Folding to rest his raptured wings;
      List to the song of the drowsy wind,—
      "The Lord will provide for he is kind."

      "The Lord will provide," a farmer's stay,
      When storms, like foemen, throng the way;
      "Though blight bewilder the crops this year,
      The Lord will provide, good wife, no fear."

      "The Lord will provide," a widow's moan
      Longing for joy the past has known;
      The weary needle forgets its woe
      As "He will provide," she whispers low.

      "The Lord will provide," a sore heart sighed,
      "I in his boundless love confide."
      A step came staggering to the door;
      The Lord will provide forever more.

      "The Lord will provide," a father said,
      My darlings will not want for bread;
      He who sees the wounded sparrow fall
      Will surely provide for one and all.

      "The Lord will provide," sang Baby Nell;
      How sweetly the assurance fell
      On the spirit worn with grief and pain,
      Till the fainting faith revived again.

      "The Lord will provide, my mamma, dear,"
      And swift she kisses the healing tear
      From the grateful mother's pallid cheek;
      "The Lord provides for the poor and weak."

      "The Lord will provide," an orphan wails,
      As every spring of living fails;
      "The Lord will provide," the martyr cries
      And, lo! with a smiling face he dies.



_JOY._


      I sought for it everywhere
      In the circuit of earth and of air;
      In the blessing's ambition will bring;
      In beautiful, bountiful spring.
      I sought for it high and low,
      Where thought of a mortal may go;
      But never a trace could I find;
      I could not, for lo! I was blind.



_THE MISSING PATH._


      Why should it seem so pleasant, the path we missed to-day?
      With flowers fair and fragrant that ran along the way;
      The sky all bright above it; the breezes balmy sweet,
      Why should it seem so pleasant, the path we fain would meet.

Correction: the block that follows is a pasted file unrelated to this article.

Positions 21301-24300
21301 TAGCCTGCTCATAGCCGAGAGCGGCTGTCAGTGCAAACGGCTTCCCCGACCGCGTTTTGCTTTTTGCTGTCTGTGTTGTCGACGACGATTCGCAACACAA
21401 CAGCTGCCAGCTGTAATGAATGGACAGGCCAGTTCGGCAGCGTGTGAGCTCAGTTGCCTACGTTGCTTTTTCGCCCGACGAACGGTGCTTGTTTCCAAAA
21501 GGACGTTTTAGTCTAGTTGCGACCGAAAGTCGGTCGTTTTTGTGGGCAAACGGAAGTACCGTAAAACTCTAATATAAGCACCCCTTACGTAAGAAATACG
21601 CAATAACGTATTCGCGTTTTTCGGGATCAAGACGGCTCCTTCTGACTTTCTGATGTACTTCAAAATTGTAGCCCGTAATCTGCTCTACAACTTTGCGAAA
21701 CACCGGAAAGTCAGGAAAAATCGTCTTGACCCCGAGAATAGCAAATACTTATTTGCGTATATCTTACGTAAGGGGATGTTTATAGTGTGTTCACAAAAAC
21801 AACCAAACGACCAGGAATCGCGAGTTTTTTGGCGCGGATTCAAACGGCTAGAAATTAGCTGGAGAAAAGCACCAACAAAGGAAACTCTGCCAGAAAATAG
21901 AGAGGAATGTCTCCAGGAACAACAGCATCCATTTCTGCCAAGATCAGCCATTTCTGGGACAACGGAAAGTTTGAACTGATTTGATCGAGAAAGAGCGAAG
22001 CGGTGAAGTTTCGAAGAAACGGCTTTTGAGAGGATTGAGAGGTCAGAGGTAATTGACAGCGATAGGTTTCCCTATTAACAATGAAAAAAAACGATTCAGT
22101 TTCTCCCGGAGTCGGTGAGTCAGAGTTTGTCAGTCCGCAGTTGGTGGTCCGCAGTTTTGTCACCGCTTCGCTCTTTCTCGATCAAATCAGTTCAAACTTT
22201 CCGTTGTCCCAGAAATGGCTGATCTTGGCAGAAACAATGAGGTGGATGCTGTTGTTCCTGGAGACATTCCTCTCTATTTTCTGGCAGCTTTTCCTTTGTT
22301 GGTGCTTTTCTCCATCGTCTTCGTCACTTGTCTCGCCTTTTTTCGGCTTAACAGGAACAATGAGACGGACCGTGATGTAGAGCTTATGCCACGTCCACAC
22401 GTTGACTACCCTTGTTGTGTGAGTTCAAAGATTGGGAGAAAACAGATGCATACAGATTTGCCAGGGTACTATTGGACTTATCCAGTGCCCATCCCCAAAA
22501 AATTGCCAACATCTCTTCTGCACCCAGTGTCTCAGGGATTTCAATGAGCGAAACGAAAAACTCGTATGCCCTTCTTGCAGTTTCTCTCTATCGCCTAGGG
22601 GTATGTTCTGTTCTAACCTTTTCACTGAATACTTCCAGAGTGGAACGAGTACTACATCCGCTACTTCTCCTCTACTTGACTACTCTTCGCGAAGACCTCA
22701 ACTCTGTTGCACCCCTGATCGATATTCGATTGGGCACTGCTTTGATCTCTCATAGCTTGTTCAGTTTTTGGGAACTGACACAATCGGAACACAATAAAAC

Why should it seem so pleasant, although we could not see
      Its living lines of beauty unfolding full and free?
      Well we knew each winding would our weary feet invite,
      Gliding upward, onward, through the realms of life and light.

      Why should it seem so pleasant, the path we missed to-day,
      Blooming fresh and fragrant as the flowers of the May?
      The sky all bright above it; the breezes balmy sweet,
      Why should it seem so pleasant, the path we fain would meet?



_LIFE._


      Life is like the ocean
        Broad and deep;
      Billows of emotion
        O'er it sweep;
      We must battle boldly
        With the tide,
      Lest it waft us coldly
        Far and wide.

      Life is bright or dreary
        Where we dwell;
      Though our feet are weary,
        All is well,
      Ever bravely pressing
        On our way;
      Fairer is the blessing
        Day by day.

      Life is like a jewel
        In the rough;
      Cut it, be not cruel
        Just enough.
      Polish, till its glory
        Full, divine,
      Tells a noble story;
        Even thine.



_ANOTHER DAY._


        Another day, another day,
        How swiftly it has sailed away.
      It brought us moments,—precious things,
      Of fairy frame and willing wings;
        But as they flee, we sigh and say,
        "Alas, for thee, another day!"

        Another day, another day
        Is riding boldly on its way;
      May we be brave to do and bear,
      And in its full fruition share!
        For sweet it is when we can say,
        "How good to have another day."



_THE FUTURE._


      The work of the future! How much it may mean